Texas Instruments TI-Nspire CX

Date of introduction:  February 25, 2011
 Available: May 2011
Display technology:  LCD dot matrix
 16-bit color, backlit
New price:  $154.99 (SRP 2011)
 $165.00 (SRP 2013)
Display size:  240 * 320 pixels 
Size:  7.5" x 3.4" x 0.65"
 190 x 87 x 16 mm3
Weight:  8.5 ounces, 242 grams Serial No:  2088012637 
Batteries:  3.7L1230SP Li-Ion Date of manufacture:  mth 08 year 2011 (C)
AC-Adapter:  AC9211U Origin of manufacture:  China (P)
Precision:  14 Integrated circuits:  CPU: ET-NS2010B-0 (T6UJ1XBG-0002)
 SDRAM and Flash MCP: Samsung K511F12ACA
Program steps:  64M Bytes, 100M Bytes Flash ROM Courtesy of:  Joerg Woerner

Texas Instruments introduced at the 2011 T3 International Conference held on February 25-27 in San Antonio, TX with the TI-Nspire CX and TI-Nspire CX CAS their first graphing calculators with full color, backlit displays. Since its introduction in 2007 the original TI-Nspire with Clickpad received quite some criticism and it took just two steps in evolution to overcome them completely:

Step 1:
• Crowded, confusing keyboard: Introduction of the TI-Nspire with Touchpad in April 2010.
• High consumption of disposable AAA batteries: Rechargeable Li-Ion battery available as
    option for the TI-Nspire with Touchpad.

Step 2:

• Low-contrast of the display and rather bulky housing: Announcement of the TI-Nspire CX in February 2011.
• Lack of 3D graphing: Upgrade of all TI-Nspire calculators to Operating System 3.0 (April 2011).

But there is no free lunch, the new TI-Nspire CX handhelds shed some size and reveals an outstanding design but the concept of replaceable keyboards are gone – and with it the TI-84 Plus compatibility.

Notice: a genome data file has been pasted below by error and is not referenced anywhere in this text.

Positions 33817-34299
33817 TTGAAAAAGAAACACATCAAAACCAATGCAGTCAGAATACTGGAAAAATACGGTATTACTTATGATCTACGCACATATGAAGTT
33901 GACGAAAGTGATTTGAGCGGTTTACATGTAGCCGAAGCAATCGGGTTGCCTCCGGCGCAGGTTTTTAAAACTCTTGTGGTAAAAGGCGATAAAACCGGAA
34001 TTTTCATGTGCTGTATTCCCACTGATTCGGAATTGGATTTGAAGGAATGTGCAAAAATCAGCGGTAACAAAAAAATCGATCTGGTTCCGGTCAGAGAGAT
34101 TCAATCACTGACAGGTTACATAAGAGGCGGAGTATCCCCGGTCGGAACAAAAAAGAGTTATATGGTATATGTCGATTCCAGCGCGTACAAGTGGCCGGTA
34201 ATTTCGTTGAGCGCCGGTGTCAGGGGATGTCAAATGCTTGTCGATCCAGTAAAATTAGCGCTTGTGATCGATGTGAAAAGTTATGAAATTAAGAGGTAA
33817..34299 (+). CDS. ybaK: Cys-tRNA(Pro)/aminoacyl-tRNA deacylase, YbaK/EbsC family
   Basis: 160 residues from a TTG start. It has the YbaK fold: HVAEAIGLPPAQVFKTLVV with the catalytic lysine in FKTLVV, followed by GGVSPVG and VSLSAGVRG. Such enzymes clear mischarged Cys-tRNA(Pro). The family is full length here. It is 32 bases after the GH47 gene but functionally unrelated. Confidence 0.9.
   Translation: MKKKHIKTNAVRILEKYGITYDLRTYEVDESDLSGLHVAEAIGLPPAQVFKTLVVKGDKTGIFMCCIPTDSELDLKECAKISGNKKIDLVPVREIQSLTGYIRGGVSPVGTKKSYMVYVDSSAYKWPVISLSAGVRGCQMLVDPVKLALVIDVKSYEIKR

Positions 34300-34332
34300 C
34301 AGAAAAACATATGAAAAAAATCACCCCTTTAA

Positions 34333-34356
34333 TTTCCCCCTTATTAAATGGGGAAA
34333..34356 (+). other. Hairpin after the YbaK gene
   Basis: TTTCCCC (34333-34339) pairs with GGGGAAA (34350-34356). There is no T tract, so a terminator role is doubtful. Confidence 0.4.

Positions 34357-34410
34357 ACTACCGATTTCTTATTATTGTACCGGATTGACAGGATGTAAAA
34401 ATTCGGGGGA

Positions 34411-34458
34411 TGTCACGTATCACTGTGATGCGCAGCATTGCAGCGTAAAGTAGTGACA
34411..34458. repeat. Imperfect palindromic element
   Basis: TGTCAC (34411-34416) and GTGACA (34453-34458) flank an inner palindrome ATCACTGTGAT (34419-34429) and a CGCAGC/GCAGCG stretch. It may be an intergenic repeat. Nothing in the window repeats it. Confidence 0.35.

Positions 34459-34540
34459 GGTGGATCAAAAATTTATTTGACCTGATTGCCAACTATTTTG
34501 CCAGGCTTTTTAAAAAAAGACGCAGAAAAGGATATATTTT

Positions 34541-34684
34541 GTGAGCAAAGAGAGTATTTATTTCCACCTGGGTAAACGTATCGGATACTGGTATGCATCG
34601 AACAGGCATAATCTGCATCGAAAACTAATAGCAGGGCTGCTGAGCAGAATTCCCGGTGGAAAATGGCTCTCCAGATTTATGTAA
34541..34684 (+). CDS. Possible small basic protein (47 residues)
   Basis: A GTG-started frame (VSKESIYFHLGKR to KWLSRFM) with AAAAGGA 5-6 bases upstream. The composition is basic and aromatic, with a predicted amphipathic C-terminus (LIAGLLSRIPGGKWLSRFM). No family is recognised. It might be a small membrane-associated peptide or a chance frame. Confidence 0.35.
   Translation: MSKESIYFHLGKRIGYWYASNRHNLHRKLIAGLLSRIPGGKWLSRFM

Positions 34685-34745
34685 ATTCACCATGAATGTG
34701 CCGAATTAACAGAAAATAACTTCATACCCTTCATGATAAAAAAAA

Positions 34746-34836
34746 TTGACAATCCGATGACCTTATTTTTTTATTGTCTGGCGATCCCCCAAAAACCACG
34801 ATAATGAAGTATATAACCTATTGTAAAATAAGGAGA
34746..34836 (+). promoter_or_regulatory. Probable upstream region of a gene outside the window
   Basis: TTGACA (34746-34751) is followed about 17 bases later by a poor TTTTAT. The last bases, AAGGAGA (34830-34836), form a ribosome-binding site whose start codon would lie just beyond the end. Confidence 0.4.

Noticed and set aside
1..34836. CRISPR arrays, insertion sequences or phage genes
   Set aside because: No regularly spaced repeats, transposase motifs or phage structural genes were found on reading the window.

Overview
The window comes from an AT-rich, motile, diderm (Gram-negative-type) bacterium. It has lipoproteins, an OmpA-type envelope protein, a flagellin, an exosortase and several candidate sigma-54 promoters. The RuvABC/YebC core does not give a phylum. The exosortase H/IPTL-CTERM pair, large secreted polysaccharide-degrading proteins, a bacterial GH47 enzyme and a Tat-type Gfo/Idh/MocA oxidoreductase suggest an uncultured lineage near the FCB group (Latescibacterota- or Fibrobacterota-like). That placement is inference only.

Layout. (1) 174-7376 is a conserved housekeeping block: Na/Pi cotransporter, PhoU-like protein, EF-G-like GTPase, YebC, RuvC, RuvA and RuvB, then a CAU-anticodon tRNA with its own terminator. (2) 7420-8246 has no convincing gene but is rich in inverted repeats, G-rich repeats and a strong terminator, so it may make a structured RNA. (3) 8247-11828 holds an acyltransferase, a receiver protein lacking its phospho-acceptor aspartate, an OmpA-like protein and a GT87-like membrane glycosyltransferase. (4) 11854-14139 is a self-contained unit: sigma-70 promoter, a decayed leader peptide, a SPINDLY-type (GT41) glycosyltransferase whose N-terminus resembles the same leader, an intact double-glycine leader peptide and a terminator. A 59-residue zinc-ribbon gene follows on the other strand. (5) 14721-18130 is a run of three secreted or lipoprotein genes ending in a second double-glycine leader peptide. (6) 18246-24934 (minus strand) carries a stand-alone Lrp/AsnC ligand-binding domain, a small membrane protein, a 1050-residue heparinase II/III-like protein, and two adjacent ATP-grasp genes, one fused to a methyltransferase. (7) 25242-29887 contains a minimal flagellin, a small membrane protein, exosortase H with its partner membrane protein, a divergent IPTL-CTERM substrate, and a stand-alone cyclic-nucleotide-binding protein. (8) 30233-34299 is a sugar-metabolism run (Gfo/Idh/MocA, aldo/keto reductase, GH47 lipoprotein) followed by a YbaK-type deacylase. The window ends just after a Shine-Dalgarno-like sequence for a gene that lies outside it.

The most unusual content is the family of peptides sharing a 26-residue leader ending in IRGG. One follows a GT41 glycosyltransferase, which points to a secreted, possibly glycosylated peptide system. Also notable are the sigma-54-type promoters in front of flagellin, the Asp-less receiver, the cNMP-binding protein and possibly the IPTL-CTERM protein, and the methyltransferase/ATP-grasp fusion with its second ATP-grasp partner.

The TI-Nspire CX and its sibling TI-Nspire CX CAS feature a 16-bit, 320 x 240 backlit display capable of 65,536 colors. The scanning process used for the images provided by the Datamath Calculator Museum can’t reproduce the one-of-a-kind quality of the calculator screen and we had to invest in some new equipment to photograph it accordingly.

Casio introduced already in October 1985 with the fx-7000G the world’s first graphing calculator and created in 1996 with the CFX-9850G a variation with a 3-color screen, but it took till January 2011 to reveal with the Casio Prizm (fx-CG10, fx-CG20) the first models with a high-resolution (384 x 216 pixels) full color display.

Dismantling this TI-Nspire CX manufactured in August 2011 by Inventec Corporation in its Pudong Campus in Shanghai, China reveals a very compact design based on just two printed circuit boards (PCBs) with just a few main Integrated Circuits. The Date code P-0811C of the featured TI-Nspire CX refers to Revision C, also known as Firebird Color or original design. Texas Instruments introduced in March 2013 with Revision J the first major redesign of the TI-Nspire CX, known as NSC CR (Cost reduction) and in April 2014 with Revision O the second redesign known as NSC CR II, followed in October 2014 with Revision T, known as NSC CR III. Texas Instruments changed in November 2015 the design of the hardware completely and Revision W, known as NSC CR IV, consolidated all electronics of the TI-Nspire CX onto one PCB and increased teh CPU speed from 132 MHz to 156 MHz. Since April 2016 we know NSC CR VI (Revision Y) and in March 2017 NSC CR VII (Revision AA) was introduced, both sporting a new ASIC with an ET-LC2015C (T6UJ1XBG-0003) marking.